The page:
Road Haulage Operators Jailed over £30m Money Laundering Scheme

On January 6, the Crown Prosecution Service (CPS) reported that six defendants, including a senior manager and two drivers of a road haulage business, have been imprisoned for operating a large-scale money laundering scheme involving over GBP30 million in cash. The sentencing follows the initial arrests of three defendants in March 2021.  According to the CPS, the defendants conspired to collect large sums of cash across various locations in the UK, with the intention of transporting the money to London, where it could be transferred and legitimized.

Due to the scale of cash involved and the lack of explanation for its provenance, the Regional Organised Crime Unit for the West Midlands concluded the money was the proceeds of criminality. 

The EncroChat Network

In 2020, the effective operator of the haulage company, Marcus Justin Hughes, communicated with his co-conspirators in the UK and Dubai using an encrypted phone on the EncroChat network. Commonly used by criminal networks, EncroChat was dismantled by French and Dutch law enforcement and judicial authorities the same year, resulting in the discovery of Hughes’ “extensive phone content” that pointed to the scale and duration of the operation. Previously convicted of drug trafficking and VAT fraud, Hughes was convicted of two counts of conspiracy to launder cash and sentenced to 14 years imprisonment.

The defendant was also served with a Serious Crime Prevention Order, which prevents him from taking managerial roles in the road haulage industry after his release.   Hughes’ conviction follows another haulage company boss convicted of importing Class A drugs into the UK and charged with two money laundering charges in 2020. Defendant Thomas Maher also used EncroChat to lead his criminal network in collecting and delivering at least 21 kilos of cocaine from locations in the Netherlands.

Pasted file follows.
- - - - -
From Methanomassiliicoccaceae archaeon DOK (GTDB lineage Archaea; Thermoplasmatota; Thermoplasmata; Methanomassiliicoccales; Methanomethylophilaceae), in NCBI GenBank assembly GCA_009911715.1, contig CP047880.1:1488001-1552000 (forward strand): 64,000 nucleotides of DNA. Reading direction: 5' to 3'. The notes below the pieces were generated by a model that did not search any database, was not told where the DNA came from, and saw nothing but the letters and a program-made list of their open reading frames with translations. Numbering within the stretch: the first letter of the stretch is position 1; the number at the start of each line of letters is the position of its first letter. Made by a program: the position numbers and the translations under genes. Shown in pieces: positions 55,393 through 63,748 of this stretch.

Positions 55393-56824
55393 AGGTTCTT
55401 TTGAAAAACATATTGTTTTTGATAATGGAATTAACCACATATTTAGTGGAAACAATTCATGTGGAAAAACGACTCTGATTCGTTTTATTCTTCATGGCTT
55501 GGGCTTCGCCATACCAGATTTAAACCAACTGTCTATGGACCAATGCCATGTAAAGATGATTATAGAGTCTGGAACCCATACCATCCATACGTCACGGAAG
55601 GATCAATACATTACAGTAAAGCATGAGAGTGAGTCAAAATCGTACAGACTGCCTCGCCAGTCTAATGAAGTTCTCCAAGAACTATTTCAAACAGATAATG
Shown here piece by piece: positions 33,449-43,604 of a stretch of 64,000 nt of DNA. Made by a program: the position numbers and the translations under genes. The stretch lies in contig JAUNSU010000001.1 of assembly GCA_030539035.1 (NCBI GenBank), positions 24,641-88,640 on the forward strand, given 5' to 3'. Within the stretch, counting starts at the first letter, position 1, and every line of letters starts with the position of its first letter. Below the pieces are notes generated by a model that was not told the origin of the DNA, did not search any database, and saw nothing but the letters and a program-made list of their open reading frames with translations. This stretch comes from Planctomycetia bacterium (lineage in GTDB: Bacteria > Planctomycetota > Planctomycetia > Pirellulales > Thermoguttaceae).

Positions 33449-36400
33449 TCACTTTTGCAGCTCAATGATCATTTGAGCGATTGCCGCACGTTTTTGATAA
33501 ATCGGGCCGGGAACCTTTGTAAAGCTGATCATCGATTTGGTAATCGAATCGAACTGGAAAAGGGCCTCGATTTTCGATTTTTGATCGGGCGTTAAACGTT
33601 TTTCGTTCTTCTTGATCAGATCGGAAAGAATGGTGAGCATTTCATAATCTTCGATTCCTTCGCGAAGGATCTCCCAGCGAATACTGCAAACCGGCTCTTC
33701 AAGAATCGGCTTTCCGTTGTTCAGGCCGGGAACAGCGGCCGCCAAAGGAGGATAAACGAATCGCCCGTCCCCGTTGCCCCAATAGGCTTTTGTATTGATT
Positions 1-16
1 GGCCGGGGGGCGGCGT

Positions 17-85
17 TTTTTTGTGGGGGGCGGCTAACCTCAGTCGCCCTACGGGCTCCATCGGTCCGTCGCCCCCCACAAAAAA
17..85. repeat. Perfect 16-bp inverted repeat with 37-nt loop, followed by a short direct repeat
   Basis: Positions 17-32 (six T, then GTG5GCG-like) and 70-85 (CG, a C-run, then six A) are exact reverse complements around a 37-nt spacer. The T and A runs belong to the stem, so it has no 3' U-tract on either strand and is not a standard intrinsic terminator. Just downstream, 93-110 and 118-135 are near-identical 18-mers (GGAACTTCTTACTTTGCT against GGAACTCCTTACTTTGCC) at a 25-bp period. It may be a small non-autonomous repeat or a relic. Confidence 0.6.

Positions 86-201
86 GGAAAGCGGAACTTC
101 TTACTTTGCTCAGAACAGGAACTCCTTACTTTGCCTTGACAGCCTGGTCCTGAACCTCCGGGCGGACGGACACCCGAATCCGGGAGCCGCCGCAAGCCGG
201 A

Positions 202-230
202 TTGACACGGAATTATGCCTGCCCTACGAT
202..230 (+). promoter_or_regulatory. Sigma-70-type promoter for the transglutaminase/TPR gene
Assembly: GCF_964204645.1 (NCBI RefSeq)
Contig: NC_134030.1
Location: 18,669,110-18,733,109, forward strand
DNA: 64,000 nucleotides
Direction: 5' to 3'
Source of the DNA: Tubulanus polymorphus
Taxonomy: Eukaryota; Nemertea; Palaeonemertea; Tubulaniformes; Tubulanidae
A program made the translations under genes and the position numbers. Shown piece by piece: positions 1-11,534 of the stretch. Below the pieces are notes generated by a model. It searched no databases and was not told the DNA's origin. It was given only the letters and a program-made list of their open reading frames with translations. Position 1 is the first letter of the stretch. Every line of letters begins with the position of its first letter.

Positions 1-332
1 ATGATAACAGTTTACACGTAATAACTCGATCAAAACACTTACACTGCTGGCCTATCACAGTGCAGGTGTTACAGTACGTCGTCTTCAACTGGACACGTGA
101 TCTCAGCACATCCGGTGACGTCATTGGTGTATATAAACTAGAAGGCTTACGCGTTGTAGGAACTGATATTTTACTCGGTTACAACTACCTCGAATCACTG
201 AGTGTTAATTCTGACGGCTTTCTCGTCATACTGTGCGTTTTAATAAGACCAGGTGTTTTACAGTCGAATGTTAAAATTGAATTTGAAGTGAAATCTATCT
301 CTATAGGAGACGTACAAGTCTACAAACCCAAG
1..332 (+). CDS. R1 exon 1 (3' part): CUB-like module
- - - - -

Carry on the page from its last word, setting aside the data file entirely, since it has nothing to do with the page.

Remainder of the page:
Risk Indicators

Regarding money laundering through the physical transportation of cash, the Financial Action Task Force (FATF) highlights multiple risk indicators firms should be aware of.

These indicators should aid profiling and act as a prompt for further investigation instead of being treated as definitive descriptors of criminal activity warranting immediate action.

Some indicators include the following:

  • Requests to purchase foreign currency without a plausible explanation
  • Cash is only declared when a passenger is intercepted
  • Illogical travel patterns
  • Travel patterns that mirror smuggling patterns of illegal goods (i.e., drugs) and human trafficking routes
  • Traveller has a criminal record indicating connection with predicate offenses
  • The same goods appear to be being shipped to the same destination multiple times
  • Previous use of cash declaration forms to legitimize banking large amounts of cash
  • The volume of the currency in possession of the traveler exceeds the currency control threshold of the country of issuance
  • No contact from the shipper or beneficial owner after a consignment has been inspected
  • Small denominations, damaged and/or dirty banknotes

The FATF notes that multiple indicators may provide grounds for suspicion that the funds are from an illegal source, especially when the courier cannot answer questions adequately.

In light of this scheme, compliance staff should be familiar with the latest risk indicators related to cash alongside its intersection with private messaging platforms and typologies related to drugs.

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Originally published January 12, 2023, updated January 13, 2023